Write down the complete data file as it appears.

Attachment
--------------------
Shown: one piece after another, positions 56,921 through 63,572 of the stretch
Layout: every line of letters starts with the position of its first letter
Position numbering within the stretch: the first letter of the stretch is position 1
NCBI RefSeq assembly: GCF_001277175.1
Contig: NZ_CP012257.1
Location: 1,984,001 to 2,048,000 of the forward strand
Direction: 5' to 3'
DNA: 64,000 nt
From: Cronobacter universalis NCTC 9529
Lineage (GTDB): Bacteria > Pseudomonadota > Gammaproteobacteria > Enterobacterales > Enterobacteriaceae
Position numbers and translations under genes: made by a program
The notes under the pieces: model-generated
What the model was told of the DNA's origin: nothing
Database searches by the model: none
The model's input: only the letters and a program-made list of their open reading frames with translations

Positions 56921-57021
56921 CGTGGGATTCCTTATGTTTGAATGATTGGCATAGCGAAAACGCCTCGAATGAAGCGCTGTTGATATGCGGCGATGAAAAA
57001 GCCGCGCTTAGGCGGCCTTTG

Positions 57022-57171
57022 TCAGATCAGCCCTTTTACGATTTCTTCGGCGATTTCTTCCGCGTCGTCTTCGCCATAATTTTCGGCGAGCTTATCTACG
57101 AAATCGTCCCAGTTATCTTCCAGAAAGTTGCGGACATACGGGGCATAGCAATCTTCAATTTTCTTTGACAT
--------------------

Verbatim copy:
Shown: one piece after another, positions 56,921 through 63,572 of the stretch
Layout: every line of letters starts with the position of its first letter
Position numbering within the stretch: the first letter of the stretch is position 1
NCBI RefSeq assembly: GCF_001277175.1
Contig: NZ_CP012257.1
Location: 1,984,001 to 2,048,000 of the forward strand
Direction: 5' to 3'
DNA: 64,000 nt
From: Cronobacter universalis NCTC 9529
Lineage (GTDB): Bacteria > Pseudomonadota > Gammaproteobacteria > Enterobacterales > Enterobacteriaceae
Position numbers and translations under genes: made by a program
The notes under the pieces: model-generated
What the model was told of the DNA's origin: nothing
Database searches by the model: none
The model's input: only the letters and a program-made list of their open reading frames with translations

Positions 56921-57021
56921 CGTGGGATTCCTTATGTTTGAATGATTGGCATAGCGAAAACGCCTCGAATGAAGCGCTGTTGATATGCGGCGATGAAAAA
57001 GCCGCGCTTAGGCGGCCTTTG

Positions 57022-57171
57022 TCAGATCAGCCCTTTTACGATTTCTTCGGCGATTTCTTCCGCGTCGTCTTCGCCATAATTTTCGGCGAGCTTATCTACG
57101 AAATCGTCCCAGTTATCTTCCAGAAAGTTGCGGACATACGGGGCATAGCAATCTTCAATTTTCTTTGACAT